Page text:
Tips: Moving with Children

Posted on: January 15, 2014

Moving with kids can be quite an ordeal. Children often thrive on familiarity and routine, and uprooting their lives can leave them reeling. There are some steps to help lessen the blow and even excite them about their new situation. Remember that as much stress as moving can be for everyone, it is a chance at a new beginning. If you stress the positives and downplay the negatives, you can help their chances of adapting to the change.

1) Maintain Positive Attitudes: If you are stressing about the move, don’t let the kids know. Start talking about moving day way in advance and illustrate the positives. Talk about the better things the new house or neighborhood  has to offer.

2) Make It An Adventure: Research the new neighborhood. For distant moves, the new city or state.  Find kid-friendly activities to get them excited. Be tourists in your new neighborhood. Make a family wish list for the new home– let them plan their new bedrooms and play spaces. These tips should keep the kids excited and stop them from thinking too much about what they are leaving behind.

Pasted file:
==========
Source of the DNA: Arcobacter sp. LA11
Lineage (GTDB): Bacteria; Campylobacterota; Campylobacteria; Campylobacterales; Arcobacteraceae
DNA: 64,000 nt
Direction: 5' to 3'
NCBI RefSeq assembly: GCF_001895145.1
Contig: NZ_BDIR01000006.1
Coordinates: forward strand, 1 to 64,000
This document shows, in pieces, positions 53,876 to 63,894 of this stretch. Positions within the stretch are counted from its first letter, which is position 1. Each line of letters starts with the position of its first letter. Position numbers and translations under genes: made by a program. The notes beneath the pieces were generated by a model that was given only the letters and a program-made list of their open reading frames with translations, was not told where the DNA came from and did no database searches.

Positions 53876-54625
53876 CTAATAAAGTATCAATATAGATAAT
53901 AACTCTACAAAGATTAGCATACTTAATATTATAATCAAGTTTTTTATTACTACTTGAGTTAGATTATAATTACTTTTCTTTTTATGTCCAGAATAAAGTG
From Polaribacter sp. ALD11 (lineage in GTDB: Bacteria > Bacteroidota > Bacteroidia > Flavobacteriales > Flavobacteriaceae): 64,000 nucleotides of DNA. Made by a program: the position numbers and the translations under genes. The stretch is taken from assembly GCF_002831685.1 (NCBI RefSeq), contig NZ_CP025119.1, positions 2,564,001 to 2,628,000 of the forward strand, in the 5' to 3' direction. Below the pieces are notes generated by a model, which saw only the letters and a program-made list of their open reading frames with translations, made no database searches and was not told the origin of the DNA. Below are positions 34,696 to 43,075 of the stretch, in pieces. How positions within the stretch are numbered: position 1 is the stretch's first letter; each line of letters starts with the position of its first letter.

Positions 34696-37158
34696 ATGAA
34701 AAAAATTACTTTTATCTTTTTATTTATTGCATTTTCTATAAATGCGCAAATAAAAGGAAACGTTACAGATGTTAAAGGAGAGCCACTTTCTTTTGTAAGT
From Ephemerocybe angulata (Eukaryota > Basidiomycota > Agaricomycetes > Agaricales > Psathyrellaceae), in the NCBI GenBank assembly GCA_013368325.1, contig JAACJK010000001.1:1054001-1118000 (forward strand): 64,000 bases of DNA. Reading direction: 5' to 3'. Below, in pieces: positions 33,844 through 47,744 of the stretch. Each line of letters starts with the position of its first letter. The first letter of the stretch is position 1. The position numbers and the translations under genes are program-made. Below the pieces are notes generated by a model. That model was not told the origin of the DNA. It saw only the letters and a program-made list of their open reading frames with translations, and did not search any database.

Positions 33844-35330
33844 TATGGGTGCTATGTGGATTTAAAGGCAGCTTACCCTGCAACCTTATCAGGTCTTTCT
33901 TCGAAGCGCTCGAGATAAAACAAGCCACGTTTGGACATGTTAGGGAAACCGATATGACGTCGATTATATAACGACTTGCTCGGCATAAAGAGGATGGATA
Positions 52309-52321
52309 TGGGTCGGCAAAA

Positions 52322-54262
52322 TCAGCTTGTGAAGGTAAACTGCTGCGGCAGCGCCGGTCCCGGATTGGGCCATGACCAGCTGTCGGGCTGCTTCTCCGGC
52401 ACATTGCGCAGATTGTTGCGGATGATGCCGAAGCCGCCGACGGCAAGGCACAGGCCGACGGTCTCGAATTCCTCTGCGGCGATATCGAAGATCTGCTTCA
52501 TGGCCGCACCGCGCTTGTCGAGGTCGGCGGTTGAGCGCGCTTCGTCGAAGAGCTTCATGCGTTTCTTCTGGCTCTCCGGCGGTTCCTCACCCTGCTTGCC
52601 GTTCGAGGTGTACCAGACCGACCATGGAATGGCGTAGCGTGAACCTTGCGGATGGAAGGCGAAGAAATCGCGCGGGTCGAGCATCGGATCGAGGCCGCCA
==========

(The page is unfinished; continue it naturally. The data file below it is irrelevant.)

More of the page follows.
3) Take It Easy:  Start house hunting right away and include the kids in some of the decisionsSpread the move out over a couple of days, even if you could get it done in one. Get family members to help, as familiar faces will make things smoother and extra hands are always useful. Give the kids simple jobs to keep them engaged.

4) Smooth Transitions: When packing, you may naturally want to throw things away. Before you do, talk to the kids, they might have a strong connection to some of the items. Ask them if they’d like to keep their old bedroom furniture, the familiarity might make the transition smoother.

5) Build New Connections: Get right to work toward building a new life in your new home. If your child obsesses over the old house or neighborhood, talk through it with them. Let them keep in touch with old friends, encourage phone calls and letters. Let them know they don’t need to break the ties between them just because they’ve moved away, but gently encourage new friendships.